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Foundation (Foundation #1)
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2012 Reads > FOUND: Gaia -- (Foundation Series)

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Thurman (nycblkboy) | 145 comments This is a spoiler for the entire Foundation and Robot series. It covers all books from both series.

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Sean O'Hara (SeanOHara) | 2334 comments Gaia made me feel stupid for reading the book. I can understand the Mule -- Asimov was writing for John "Whackadoodle" Campbell who believed psychic powers were real and wanted all his writers to use them in stories. But Campbell was dead by the time of Foundation's Edge, so why did he feel the need to compound the stupidity of the Mule by creating an entire race of space-hippie-psychics who are one with nature? Just writing that sentence makes me angry.


message 3: by Rasnac (last edited Oct 01, 2012 01:41AM) (new) - rated it 5 stars

Rasnac | 336 comments (Because of the subject of the topic, I believe it is o.k. to give spoilers about Foundation and Earth. But just in case, BEWARE!)



Honestly, when I first read Foundation and Earth, I thought it was an intentional decision on Asimov's part to write downer ending, with humanity becoming a hive mind thus forever denied individuality and free will, which, I believe, is the one true things that defines us. And the worse part is, main character Golan Trevize made his decision not based on some higher ideal or philosophy; but based on fear from a hypothetical outer, non-human threat(in form of alien invasion etc.)to humanity. And, to add insult to injury, Asimov hints in the very last pages that non-human threat does not have to be alien; it can very well be Daneel himself. Daneel is already controlling Gaia paternally and when he merge with posthuman Solarian child's brain, he will no longer a robot thus free of Laws of Robotics that make him "help" and "protect" humanity.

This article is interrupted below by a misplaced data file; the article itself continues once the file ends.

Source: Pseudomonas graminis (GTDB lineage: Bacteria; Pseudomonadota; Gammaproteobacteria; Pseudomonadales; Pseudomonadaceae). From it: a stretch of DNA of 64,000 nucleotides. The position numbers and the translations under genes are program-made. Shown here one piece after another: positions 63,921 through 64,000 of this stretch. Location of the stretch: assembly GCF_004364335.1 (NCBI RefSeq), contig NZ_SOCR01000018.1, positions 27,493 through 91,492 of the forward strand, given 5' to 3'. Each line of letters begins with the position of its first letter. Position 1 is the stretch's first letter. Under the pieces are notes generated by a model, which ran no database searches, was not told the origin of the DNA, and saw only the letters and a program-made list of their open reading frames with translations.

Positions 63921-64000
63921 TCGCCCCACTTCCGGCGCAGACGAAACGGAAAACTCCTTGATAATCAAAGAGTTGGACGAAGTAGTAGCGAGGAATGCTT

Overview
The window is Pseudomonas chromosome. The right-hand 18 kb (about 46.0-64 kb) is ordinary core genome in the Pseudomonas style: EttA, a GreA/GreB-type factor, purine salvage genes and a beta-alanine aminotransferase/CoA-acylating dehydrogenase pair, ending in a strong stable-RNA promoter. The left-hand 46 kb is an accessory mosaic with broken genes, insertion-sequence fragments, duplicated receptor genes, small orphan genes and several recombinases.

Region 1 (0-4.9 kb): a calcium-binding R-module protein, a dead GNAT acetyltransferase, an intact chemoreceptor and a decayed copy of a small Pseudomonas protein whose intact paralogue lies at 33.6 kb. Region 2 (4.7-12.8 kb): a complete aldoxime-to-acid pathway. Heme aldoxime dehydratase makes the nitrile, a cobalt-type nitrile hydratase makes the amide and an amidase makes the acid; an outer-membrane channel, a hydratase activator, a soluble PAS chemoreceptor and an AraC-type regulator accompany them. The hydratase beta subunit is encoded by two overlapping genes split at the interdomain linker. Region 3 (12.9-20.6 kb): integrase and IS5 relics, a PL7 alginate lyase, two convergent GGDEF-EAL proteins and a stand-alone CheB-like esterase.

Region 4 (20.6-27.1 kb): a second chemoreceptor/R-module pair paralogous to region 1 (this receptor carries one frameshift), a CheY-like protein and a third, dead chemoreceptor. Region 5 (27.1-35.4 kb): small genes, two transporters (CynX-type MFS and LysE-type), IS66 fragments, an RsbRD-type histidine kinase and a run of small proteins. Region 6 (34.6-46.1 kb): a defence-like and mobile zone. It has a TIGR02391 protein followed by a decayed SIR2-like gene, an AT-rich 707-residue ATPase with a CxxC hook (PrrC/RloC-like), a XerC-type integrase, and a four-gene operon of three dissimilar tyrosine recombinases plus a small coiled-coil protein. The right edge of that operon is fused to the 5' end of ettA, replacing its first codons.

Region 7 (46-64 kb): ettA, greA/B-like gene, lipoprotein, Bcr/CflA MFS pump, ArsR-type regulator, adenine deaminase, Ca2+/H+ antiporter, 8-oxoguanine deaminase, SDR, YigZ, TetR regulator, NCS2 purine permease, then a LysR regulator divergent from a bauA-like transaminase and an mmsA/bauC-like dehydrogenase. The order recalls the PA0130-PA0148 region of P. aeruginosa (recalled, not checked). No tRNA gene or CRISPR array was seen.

So practically when Galaxia is completed he will be a "god". And I must add while controlling Galaxia, Daneel is free of its will; so any possibility of a "composite free will" is out of the question. He will order and galaxy will obey completely.

I must say existing as a part of a living galaxy, under supreme control a posthuman god is not a my understanding of an optimistic, idealist utopia. I always thought Asimov wrote Foundation and Earth as a cliffhanger and meant Daneel and Galaxia to be the greatest threat to humankind's future. But there are no sequels...


Evgeny The Gaia is the reason I recommend reading Foundation books until it is first mentioned (in the middle of Foundation's Edge). I have yet to see lamer excuse for creating hive mind collective: to defend ourselves against aliens whom we have not encountered yet and have no clue where or what they are, but we are somehow sure whey are coming and they are bad guys.


KevBayer (SporadicReviews) | 491 comments Wasn't there a short story that takes place shortly after Trevize makes his decision?


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